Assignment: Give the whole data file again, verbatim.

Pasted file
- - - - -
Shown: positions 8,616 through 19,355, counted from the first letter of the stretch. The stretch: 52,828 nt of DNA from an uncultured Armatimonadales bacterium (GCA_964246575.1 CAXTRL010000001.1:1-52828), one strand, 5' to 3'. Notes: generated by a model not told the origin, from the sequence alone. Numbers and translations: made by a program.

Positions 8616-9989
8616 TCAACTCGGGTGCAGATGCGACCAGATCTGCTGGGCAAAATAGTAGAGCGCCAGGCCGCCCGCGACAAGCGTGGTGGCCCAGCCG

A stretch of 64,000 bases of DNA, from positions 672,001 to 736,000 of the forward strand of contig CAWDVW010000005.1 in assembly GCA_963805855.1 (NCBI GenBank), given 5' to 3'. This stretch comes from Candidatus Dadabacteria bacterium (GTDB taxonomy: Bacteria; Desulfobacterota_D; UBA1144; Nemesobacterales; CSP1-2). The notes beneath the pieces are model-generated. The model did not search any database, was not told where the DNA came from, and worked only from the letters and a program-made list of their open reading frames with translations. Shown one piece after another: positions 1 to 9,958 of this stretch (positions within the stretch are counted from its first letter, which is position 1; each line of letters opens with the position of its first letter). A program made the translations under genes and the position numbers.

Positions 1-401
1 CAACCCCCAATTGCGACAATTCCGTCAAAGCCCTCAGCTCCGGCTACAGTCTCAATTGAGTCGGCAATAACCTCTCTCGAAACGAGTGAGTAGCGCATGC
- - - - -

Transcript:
Shown: positions 8,616 through 19,355, counted from the first letter of the stretch. The stretch: 52,828 nt of DNA from an uncultured Armatimonadales bacterium (GCA_964246575.1 CAXTRL010000001.1:1-52828), one strand, 5' to 3'. Notes: generated by a model not told the origin, from the sequence alone. Numbers and translations: made by a program.

Positions 8616-9989
8616 TCAACTCGGGTGCAGATGCGACCAGATCTGCTGGGCAAAATAGTAGAGCGCCAGGCCGCCCGCGACAAGCGTGGTGGCCCAGCCG

A stretch of 64,000 bases of DNA, from positions 672,001 to 736,000 of the forward strand of contig CAWDVW010000005.1 in assembly GCA_963805855.1 (NCBI GenBank), given 5' to 3'. This stretch comes from Candidatus Dadabacteria bacterium (GTDB taxonomy: Bacteria; Desulfobacterota_D; UBA1144; Nemesobacterales; CSP1-2). The notes beneath the pieces are model-generated. The model did not search any database, was not told where the DNA came from, and worked only from the letters and a program-made list of their open reading frames with translations. Shown one piece after another: positions 1 to 9,958 of this stretch (positions within the stretch are counted from its first letter, which is position 1; each line of letters opens with the position of its first letter). A program made the translations under genes and the position numbers.

Positions 1-401
1 CAACCCCCAATTGCGACAATTCCGTCAAAGCCCTCAGCTCCGGCTACAGTCTCAATTGAGTCGGCAATAACCTCTCTCGAAACGAGTGAGTAGCGCATGC